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How Africa Will 'Leapfrog' Wired Networks 183

umarkalim writes "In an interview with Al Jazeera, Les Cottrell at the SLAC National Accelerator Laboratory explains how Africa will actually 'leapfrog' the need to install hard-wired cables. He says it's often overlooked that the continent is huge and that the countries are diverse. He says, 'the cost of the infrastructure is quite high, especially if you have to connect every home with copper cables and fiber-optic cables ... I think in many cases Africa will actually "leapfrog" the need to install hard-wired cables everywhere, and will be able to use different techniques such as the BRCK modem, the low-earth orbiting satellites or the 3G solutions to get connectivity to where they need.'"
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How Africa Will 'Leapfrog' Wired Networks

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  • Re:Wireless sucks (Score:4, Interesting)

    by PPH ( 736903 ) on Wednesday September 04, 2013 @12:41AM (#44753545)

    With wired, you have a dedicated pipe right to your computer.

    Dedicated from the street into your home. Further out than that, you are sharing the cable or fiber with your entire neighborhood. And if the operator decides they want to reserve more bandwidth for on demand TV or whatever, you get squeezed onto what is left. Along with all the porn downloading, BitTorrenting gamers in town.

    Wireless is great because all the bandwidth hogs hate it and leave it alone.

  • Re:Missing wires (Score:4, Interesting)

    by aXis100 ( 690904 ) on Wednesday September 04, 2013 @01:07AM (#44753651)

    I had a mate who had a few kilometers of fibre cable deployed outside of their refinery area in africa. Unsurprisingly, some enterprising bugger would come along and dig it up, hack into it only to discover it wasn't copper. That in itself wouldnt be too bad - I mean it's not the end of the world to pull a bit of slack and splice the ends together.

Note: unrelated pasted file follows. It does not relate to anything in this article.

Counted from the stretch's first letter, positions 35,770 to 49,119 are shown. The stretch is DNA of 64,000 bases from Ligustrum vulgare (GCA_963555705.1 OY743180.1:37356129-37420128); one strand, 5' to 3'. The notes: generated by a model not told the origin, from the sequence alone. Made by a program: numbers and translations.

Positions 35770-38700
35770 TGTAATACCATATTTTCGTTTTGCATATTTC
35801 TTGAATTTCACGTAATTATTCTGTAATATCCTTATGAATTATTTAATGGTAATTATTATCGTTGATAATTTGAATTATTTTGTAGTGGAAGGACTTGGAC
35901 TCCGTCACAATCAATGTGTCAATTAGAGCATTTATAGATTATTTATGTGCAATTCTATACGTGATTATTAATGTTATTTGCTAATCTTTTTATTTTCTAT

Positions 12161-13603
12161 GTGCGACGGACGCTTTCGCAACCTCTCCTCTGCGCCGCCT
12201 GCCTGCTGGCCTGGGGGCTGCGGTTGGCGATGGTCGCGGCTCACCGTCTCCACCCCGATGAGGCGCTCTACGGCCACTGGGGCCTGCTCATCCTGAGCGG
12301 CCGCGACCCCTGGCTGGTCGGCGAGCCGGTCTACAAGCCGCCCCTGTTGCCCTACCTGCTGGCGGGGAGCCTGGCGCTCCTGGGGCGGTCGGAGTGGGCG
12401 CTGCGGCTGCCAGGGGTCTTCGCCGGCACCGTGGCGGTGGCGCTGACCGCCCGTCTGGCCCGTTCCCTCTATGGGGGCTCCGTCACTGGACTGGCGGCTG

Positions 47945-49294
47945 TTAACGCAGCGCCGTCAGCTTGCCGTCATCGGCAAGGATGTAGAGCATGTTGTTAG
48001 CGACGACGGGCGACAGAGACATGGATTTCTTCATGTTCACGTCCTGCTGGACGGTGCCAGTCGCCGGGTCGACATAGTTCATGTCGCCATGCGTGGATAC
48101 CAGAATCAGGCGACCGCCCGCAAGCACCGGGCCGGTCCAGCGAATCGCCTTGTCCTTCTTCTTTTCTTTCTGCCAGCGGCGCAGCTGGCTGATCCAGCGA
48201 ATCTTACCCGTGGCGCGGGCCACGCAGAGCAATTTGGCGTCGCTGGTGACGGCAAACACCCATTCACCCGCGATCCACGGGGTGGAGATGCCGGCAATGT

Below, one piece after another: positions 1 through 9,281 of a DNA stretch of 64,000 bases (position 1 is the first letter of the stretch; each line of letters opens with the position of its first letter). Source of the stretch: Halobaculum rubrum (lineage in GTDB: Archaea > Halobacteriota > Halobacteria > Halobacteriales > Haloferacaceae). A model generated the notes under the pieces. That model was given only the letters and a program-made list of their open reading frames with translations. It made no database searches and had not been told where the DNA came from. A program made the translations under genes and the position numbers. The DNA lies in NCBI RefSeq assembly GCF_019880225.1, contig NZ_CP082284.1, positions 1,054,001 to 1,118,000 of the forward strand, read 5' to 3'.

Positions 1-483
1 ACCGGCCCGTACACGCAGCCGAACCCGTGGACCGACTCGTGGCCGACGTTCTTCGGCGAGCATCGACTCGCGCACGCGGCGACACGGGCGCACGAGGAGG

Unfortunately the same would-be copper thief would then travel along the cable a few more metres and try again... and again. Just in case it changed you know?

  • OLD news (Score:4, Interesting)

    by chromaexcursion ( 2047080 ) on Wednesday September 04, 2013 @01:46AM (#44753811)
    In the late 90's several African countries were going cellular only, outside of major cities.
    This article is 15 years out of date.

    One of my company's clients at the time was the Republic of the Congo.
    Nothing like first hand knowledge.
  • by petermgreen ( 876956 ) <.plugwash. .at.> on Wednesday September 04, 2013 @04:17AM (#44754211) Homepage

    If you look at the submarine cable map [], you can pretty much see at a glance which countries are more aggressive about internet and technology in general

    Kind of interesting.

    If you look at the US there are lots of submarine cables but most of them are heading out across the ocean to europe and asia with a few links heading up along the coast to alaska and south/central america. If you look at europe you see the occasional coast hugging submarine cable but most of the submarine cables are either crossing a local body of water (e.g. english channel, mediteranian sea, north sea, baltic sea ) or heading off towards America or africa/asia. Australasia is a similar picture, there are submarine cables sure but they are either connecting islands or heading off out the area. I interpret this to mean that the overland infrastructure is good enough and the countries trust their neighbours enough that submarine cables are only used when there is a good technical reason for using them.

    On the other hand if you look at The middle east, africa, south and east asia and south america you see the map is dominated by cables hugging the coast with lots of landing points (virtually every non-landlocked country is hooked up to at least one of the coast hugging cables). I interpret this to mean that either the overland infrastructure in those areas sucks and/or the countries don't trust their neighbours.

    In a couple of places (libya, angola, south africa) I even see cables that only land in one country but hug the coast landing repeatedly. This really suggests that the conditions for building overland infrastructure in those places must suck.

    I also notice that a lot of the so called "undersea cables" from europe to asia cut across land in Egypt to get from the Mediterranean sea to the gulf of Suez. Could be nasty if egypt stops being friendly with the west.

I THINK MAN INVENTED THE CAR by instinct. -- Jack Handley, The New Mexican, 1988.